But in the high enlightenment stages (before the Arahant stage) it is possible to become detached from the karmic intentions even If they continue to arise in the mind or the person continues to act based upon these intentions. The important thing for the meditators (who haven't attained these stages yet) is to try to become detached from the actions/desires as much as possible. That's why mindfulness and meditation is very important. If one falls back to egotistical thinking, pride etc. he or she mustn't cling to the "I'm doing something wrong" like thoughts because human mind works this way until finally the meditator comes to a point that his/her identity is no longer based on the ego/self.

2

The fourth noble truth points to the noble eightfold path, as the balanced middle way towards ending suffering. If you look at only the first three noble truths, you might think that extreme asceticism is the best way to end suffering, but it doesn't work that way.

The Buddha taught that in order for a lute to make music, its strings must not be too loose or too tight. Similarly, we must adopt the middle way to nibbana.

Buddhism shows the path towards permanent happiness (nibbana). This is achieved by ending craving and ending becoming. This is the long term goal of happiness in Buddhism.

However, Buddhism has the medium term goal of stream entry and the short term goal of happiness in one's worldly life. As part of this short term goal of happiness, one should not just earn and enjoy his own good fortunes, but he should also help others.

From AN 5.41:

'My wealth has been enjoyed,
my dependents supported,
protected from calamities by me.
I have given supreme offerings
& performed the five oblations.
I have provided for the virtuous,
the restrained,
followers of the holy life.
For whatever aim a wise householder
would desire wealth,
that aim I have attained.
I have done what will not lead to future distress.'
When this is recollected by a mortal,
a person established in the Dhamma of the Noble Ones,
he is praised in this life and,
after death, rejoices in heaven.

But of course, such joy never lasts forever. The dissatisfaction arising from the fact that joy cannot last forever and pain cannot be avoided forever, constitute suffering (dukkha). And that's why eventually we need to move from the short term goal to the medium term goal and finally the long term goal of happiness.

1

I think your question is asking,

Why can't I be a craftsman (for example), and make great stuff? Useful, helpful stuff? What's wrong with that? And what's wrong with wanting to become a craftsman?

I guess there are several answers.


One is maybe that you can and should do exactly that: i.e. that this is what a typical layman does, to make a living and to benefit others. There are (the Buddha defined the rules such that there would be) two "societies" in Buddhism: i.e. lay society. and the society of monks and nuns ("the sangha"), and the two societies more-or-less depend on each other for different things ... and they each have a different definition of what "right livelihood" is.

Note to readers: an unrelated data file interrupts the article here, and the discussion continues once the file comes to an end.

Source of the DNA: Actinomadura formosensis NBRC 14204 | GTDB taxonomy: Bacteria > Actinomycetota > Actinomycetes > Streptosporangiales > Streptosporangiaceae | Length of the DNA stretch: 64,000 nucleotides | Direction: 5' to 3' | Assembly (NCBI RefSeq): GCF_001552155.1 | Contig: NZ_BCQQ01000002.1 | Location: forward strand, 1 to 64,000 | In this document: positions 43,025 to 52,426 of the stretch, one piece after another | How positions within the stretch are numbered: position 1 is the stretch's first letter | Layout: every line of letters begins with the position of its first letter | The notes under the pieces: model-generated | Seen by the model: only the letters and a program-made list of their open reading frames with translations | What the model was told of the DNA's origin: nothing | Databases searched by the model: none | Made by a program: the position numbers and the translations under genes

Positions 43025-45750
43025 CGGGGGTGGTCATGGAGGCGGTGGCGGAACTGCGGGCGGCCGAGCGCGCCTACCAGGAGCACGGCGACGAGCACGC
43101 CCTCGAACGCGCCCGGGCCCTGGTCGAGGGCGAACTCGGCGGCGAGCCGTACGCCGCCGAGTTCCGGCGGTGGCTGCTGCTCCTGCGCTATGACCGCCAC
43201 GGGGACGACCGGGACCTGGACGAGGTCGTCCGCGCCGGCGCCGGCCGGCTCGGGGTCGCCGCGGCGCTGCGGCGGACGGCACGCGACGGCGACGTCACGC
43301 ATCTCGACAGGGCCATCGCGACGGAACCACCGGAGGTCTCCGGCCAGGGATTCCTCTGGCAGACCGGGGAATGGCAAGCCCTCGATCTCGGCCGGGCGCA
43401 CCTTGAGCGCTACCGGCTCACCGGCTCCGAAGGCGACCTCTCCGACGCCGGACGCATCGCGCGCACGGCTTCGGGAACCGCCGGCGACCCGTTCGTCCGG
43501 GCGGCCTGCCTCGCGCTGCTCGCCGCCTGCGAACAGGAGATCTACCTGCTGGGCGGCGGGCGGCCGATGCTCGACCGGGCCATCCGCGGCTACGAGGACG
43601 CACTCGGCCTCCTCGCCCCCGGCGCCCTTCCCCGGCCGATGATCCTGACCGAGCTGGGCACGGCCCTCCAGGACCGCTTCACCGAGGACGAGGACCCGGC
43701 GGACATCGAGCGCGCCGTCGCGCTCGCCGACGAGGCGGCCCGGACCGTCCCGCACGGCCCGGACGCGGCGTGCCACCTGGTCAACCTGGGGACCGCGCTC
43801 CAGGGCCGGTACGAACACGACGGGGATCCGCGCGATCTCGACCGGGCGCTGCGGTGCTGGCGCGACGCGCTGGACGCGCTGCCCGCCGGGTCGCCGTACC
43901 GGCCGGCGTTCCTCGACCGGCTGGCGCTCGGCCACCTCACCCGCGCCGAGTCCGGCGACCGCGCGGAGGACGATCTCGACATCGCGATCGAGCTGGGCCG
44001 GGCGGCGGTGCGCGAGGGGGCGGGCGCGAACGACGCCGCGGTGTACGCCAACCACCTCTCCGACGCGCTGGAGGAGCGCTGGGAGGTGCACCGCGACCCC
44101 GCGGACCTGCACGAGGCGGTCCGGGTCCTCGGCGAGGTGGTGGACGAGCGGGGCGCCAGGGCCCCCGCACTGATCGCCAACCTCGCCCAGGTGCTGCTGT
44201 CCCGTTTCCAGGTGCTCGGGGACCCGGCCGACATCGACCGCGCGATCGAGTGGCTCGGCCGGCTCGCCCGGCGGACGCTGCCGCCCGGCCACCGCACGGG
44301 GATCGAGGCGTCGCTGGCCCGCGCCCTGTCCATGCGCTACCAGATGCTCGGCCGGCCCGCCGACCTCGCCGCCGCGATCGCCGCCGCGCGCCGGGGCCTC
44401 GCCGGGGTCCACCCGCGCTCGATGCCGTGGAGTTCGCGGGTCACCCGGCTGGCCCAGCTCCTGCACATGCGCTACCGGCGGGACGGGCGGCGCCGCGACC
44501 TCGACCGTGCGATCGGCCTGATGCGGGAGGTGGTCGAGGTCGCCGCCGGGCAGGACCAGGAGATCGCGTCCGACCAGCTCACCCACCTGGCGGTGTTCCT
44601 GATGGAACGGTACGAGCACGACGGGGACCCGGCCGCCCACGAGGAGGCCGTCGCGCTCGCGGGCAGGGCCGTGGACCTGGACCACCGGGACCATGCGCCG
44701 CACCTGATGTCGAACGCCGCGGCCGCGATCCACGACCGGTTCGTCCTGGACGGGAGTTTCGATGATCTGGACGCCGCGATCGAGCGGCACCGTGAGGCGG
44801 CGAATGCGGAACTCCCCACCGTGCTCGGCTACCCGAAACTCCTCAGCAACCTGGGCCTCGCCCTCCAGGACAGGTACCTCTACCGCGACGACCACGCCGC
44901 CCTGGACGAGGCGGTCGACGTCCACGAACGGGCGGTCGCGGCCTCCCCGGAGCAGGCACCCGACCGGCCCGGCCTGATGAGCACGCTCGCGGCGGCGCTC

"Right livelihood" for a layperson might well involve making useful things, or farming, or etc.

Some cultures even get into "Zen and the Art of ..." (that may be a bit unusual, i.e. Japan is at the far edge of the continent and an island, but I don't doubt lay and artistic endeavours are affected/inspired in other Buddhist countries too).


So I think about your question, "Let's say I want to become a potter and make nice dinner plates that will benefit people, what's wrong with that? The Four Noble Truths say that what's "wrong" is craving and attachment. So how about doing that without attachment, is it OK then?"

And I re-read Why do the Noble Truths talk about 'craving', instead of about 'attachment'?

So I think that part of the answer to the question is that it is possible to be an artist, a musician, and craftsman, but without being a happy one.

And producing something, a new plate, even if that's enjoyable, does the enjoyment last? Look at all that's been produced by humanity to date, does that make people happy? Well "yes and no".

What happens when you're forced to retire, to cease activity -- infirmity, lack of customers -- how will you cope with that? Have you been training yourself to cope with that?

And if I imagine being an unhappy craftsman, that might be for the very reasons quoted ...

Cravings arise for sense experiences, for “being” or “becoming” (e.g. rich, famous, loved, respected, immortal), and to avoid the unpleasant

... i.e. I don't think that what you quoted is wrong.

It's also maybe inherently a source of dissatisfaction: if I wanted (i.e. craved) to be what I'm not, e.g. a potter, a sailor, a house-builder -- if I had that "craving to-become" then I might be unhappy. But if, I don't know, if that were a wholesome desire rather than an unwholesome craving, if I did what was appropriate to achieve it, if I were satisfied with that effort, then maybe it's alright.


Also there's a time or a sense in which ambition is appropriate.

I think the Pali distinguishes between unwholesome and unsatisfiable "craving", versus a "wholesome desire".